6 Phases of the Website Development Process
The difference between good and great projects is in the planning. We often cite that 50% of a project’s effort needs to go into the definition phase. In order to capture project requirements, a series of collaborative workshops to outline brand, design, technology and marketing objectives are needed.
One of the important initial project tasks we need to do is defining the project scope. A poorly crafted project scope statement results in miscommunication and wasted project time. Project scope, in essence, defines what the deliverables for the project are going to be. A good project scope should clearly and unambiguously state the client’s expectations, and it should describe how you have agreed to meet those expectations.
Wireframes and Site Architecture
Wireframes are used as a blueprint for developers to create page layout for content entry. Prototypes are what many people consider to be the design of the website. Collectively, wireframes and prototypes are the elements used to define what your website looks like and how it is organized at a per-page level.
Once the blueprint for the site has been defined through the creation of the sitemap and wireframes, the next step is to create a visual style. The overall visual style will most likely be determined by the visual brand of the organization; the goal being to connect the Website with all other forms of the organization’s communications. The organization’s brand plays an important role in this part of the process, as designers will want to visually convey key brand perceptual ideas within the design.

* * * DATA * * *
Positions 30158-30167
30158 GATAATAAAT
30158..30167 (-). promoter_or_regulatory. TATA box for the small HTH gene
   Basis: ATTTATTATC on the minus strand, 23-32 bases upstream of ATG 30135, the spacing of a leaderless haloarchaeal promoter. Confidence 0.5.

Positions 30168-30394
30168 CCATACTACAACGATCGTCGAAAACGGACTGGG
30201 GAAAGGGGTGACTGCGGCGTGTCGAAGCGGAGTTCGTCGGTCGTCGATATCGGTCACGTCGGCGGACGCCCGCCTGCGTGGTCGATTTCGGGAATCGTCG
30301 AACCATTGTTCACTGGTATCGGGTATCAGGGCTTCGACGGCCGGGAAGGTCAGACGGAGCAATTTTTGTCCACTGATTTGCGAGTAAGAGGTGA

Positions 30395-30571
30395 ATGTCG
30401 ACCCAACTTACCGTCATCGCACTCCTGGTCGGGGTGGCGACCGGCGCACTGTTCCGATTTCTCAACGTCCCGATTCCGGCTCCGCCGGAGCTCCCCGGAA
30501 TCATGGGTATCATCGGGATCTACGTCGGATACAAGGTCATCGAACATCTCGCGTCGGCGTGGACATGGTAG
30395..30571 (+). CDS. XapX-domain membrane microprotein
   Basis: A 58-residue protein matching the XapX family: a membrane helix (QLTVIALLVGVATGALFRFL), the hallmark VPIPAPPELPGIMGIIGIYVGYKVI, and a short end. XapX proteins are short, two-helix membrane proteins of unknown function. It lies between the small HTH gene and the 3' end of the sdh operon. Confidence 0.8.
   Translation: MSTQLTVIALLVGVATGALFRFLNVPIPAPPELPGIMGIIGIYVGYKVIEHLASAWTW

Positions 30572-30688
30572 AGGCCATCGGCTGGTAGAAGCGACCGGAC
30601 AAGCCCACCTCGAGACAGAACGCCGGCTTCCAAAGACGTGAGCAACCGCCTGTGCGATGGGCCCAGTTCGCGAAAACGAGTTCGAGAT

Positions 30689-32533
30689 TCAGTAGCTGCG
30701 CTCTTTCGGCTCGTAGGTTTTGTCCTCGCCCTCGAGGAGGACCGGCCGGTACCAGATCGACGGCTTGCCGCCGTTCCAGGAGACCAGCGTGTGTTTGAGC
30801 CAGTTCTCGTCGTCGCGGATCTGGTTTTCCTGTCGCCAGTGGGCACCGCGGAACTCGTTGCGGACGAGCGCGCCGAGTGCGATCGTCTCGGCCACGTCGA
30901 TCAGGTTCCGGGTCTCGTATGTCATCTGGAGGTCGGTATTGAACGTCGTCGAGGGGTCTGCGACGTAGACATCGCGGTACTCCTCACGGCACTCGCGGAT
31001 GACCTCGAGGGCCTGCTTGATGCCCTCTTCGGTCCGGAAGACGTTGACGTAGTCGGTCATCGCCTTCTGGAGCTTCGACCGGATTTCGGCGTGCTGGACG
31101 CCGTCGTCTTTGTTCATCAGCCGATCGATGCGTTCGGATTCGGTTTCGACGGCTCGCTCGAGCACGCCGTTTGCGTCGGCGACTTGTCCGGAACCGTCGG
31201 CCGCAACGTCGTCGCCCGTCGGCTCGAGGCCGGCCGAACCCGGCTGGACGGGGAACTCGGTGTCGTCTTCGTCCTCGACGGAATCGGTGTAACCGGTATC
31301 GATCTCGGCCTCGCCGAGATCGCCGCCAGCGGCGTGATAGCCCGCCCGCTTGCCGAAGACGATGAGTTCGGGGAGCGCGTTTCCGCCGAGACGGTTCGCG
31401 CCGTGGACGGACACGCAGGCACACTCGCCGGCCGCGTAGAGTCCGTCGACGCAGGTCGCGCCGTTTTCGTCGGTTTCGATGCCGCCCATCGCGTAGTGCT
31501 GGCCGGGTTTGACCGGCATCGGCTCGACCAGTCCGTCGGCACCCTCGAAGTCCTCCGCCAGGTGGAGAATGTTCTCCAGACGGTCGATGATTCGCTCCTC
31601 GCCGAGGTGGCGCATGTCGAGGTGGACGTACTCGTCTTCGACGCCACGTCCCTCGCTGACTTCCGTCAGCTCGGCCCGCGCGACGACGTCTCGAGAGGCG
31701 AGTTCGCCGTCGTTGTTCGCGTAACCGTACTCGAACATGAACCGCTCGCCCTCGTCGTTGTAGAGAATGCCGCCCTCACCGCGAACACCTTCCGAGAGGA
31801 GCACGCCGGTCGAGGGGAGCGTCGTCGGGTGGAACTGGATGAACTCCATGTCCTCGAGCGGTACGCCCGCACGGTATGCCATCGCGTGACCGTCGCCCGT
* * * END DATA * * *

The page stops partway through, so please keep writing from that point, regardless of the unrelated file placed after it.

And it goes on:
Development is the process of taking the created assets so far – such as designs – and making them into a functioning website. It’s a broad capability that includes a highly technical skillset from both back-end and front-end developers. All the visual content, such as images, photos, and videos are created at this step. Once again, all the info that was gathered through the first phase is crucial. The customer and target audience must be kept in mind while you work on a design.
Before the site is launched, it will be placed on a production server where only internal audiences and anyone who you share the link with can view it. Testing of the site is critical as there will inevitably be issues that need to be addressed before the site goes live. There is nothing that erodes a brand more than a site that doesn’t function properly or that has misspellings or broken design elements. At this stage the site will need to be reviewed on multiple browsers (Firefox, Safari, Internet Explorer) and multiple devices (laptops, tablets, and mobile) to see if and where breaks occur.